LLOYDMINSTER - The Lloydminster Chamber of Commerce went ahead with their all-candidates forum Monday, but it was far less well-attended than expected.
The forum, held at Lakeland College, ended up being closed to the public due to a spike in COVID-19 cases in the Lloydminster area. Instead of a live audience, viewers tuned in via live-stream on the Lloydminster Chamber’s YouTube feed.
The event actually consisted of two forums. One featured the candidates from Battlefords-Lloydminster, followed by a separate forum featuring candidates from the Alberta ridfng Lakeland.
Battlefords-Lloydminster candidates who took part included Conservative Rosemarie Falk, Liberal Larry Ingram, New Democrat Erik Hansen, Maverick Ken Rutherford and People’s Party candidate Terry Sieben.
This was the first Chamber all-candidates forum for Sieben after missing out on the previous events organized in North Battleford and in Unity. Not in attendance was Green Party candidate Kerri Wall.
The candidates stuck to familiar campaign themes throughout the forum. There were some fireworks, with the Maverick candidate in particular attempting to paint the incumbent Falk as towing the party line to the detriment of constituents.
On the carbon tax, Rutherford claimed Falk “can’t speak for us” on the issue, because Conservative leader Erin O’Toole had threatened MPs they would “be gone from the caucus if they don’t 100 per cent support climate change.”
That prompted an immediate pushback from the Conservative MP.
“Ken, that is not true,” Falk responded. “I do not support a carbon tax and I’m on record for not supporting a carbon tax.”
She added that O’Toole would respect and honour Premier Scott Moe’s plan for carbon emissions, which had been rejected by the federal government.
“I’d appreciate it if you stopped telling people that I support a carbon tax, because that’s a lie,” Falk said.
Later on, Falk made the point that she hadn’t always voted along party lines. She noted there were a number of instances where she “hadn’t voted along the whip lines, and I was not removed from the party, from caucus or from shadow cabinet.”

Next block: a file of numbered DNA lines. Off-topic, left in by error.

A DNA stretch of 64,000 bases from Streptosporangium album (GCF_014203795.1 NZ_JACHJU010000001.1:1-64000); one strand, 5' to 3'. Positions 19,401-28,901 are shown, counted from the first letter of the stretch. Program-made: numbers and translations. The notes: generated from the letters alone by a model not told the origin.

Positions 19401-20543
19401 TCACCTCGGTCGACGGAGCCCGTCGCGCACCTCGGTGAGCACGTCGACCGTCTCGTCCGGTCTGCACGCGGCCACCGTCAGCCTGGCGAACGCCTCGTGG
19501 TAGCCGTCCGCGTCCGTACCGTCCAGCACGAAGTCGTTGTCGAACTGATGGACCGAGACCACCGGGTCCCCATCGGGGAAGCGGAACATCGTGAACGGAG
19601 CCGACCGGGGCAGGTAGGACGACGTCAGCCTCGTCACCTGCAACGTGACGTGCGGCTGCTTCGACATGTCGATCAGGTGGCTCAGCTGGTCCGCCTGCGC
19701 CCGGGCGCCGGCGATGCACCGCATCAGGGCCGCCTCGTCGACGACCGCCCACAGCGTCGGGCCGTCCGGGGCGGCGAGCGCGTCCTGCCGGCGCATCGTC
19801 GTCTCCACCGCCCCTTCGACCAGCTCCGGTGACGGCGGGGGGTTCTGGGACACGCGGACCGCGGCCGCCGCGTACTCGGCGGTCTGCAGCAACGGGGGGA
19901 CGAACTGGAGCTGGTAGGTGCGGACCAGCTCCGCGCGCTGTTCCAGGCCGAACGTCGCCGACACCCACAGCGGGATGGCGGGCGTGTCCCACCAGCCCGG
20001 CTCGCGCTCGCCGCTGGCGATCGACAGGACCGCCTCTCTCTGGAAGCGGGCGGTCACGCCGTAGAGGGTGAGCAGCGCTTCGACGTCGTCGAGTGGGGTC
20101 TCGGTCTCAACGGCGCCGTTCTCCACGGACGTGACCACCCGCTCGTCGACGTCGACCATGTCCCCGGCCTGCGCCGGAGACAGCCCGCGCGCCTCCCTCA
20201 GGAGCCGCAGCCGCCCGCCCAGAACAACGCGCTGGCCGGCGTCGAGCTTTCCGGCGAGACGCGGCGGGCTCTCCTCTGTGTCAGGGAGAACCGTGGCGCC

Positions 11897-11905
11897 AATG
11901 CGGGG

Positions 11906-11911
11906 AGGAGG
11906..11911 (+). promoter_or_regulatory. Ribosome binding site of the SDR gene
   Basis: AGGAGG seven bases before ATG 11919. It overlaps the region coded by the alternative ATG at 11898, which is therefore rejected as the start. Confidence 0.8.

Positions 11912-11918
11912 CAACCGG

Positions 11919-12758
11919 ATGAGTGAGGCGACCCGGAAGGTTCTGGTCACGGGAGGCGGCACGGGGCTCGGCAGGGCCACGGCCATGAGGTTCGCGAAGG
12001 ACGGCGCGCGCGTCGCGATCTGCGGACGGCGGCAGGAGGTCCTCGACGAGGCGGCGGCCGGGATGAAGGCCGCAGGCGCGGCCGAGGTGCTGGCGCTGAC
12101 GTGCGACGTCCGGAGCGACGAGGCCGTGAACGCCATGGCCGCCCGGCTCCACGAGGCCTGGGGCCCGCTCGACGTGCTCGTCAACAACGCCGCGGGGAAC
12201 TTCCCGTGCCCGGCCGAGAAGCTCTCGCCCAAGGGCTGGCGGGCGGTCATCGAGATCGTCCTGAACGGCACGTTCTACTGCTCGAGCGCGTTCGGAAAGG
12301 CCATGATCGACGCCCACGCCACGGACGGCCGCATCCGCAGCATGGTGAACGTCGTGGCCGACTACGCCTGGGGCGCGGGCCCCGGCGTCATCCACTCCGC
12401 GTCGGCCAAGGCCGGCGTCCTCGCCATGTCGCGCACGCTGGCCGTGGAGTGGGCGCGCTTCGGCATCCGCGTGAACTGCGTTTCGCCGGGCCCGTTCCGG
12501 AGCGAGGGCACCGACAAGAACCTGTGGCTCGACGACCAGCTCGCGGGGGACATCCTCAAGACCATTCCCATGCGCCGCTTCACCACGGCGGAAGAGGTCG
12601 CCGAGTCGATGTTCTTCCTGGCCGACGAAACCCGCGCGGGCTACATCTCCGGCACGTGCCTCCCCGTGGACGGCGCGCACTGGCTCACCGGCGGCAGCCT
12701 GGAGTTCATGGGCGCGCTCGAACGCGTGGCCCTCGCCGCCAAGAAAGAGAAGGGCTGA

Another issue that came up was vote-splitting — pointing to the potential impact of the Mavericks and the People’s Party in preventing the Conservatives from winning enough seats.
For his part, Sieben said people should vote for whoever they wanted to vote for.
“You vote for who you want, and don’t worry about splitting votes, because it’s not going to happen, especially out in the West,” Sieben said.
Falk responded by noting that votes cast for the People's Party ended up costing the Conservatives several seats in the last election.
Rutherford made it clear there was no worry about vote-splitting by the Maverick Party, which was only targeting safe Conservative seats.
“Maverick is only running in areas that will not split votes,” Rutherford noted.
Liberal candidate Ingram found the whole discussion among the right-leaning candidates entertaining.
“What you see here is a Conservative, a Conservative and a Conservative,” said Ingram.
The candidates resume their campaigning this week. Advance polls wrapped up on Monday, with the next big event on the campaign trail being Election Day Sept. 20.
In other news from the campaign, Lloydminster was a stop for Maxime Bernier’s People’s Party tour Sunday night.
Bernier held a rally at the Vic Juba Theatre, part of his recent swing through eastern Alberta. The People's Party leader also made stops in Cold Lake and Fort McMurray Monday.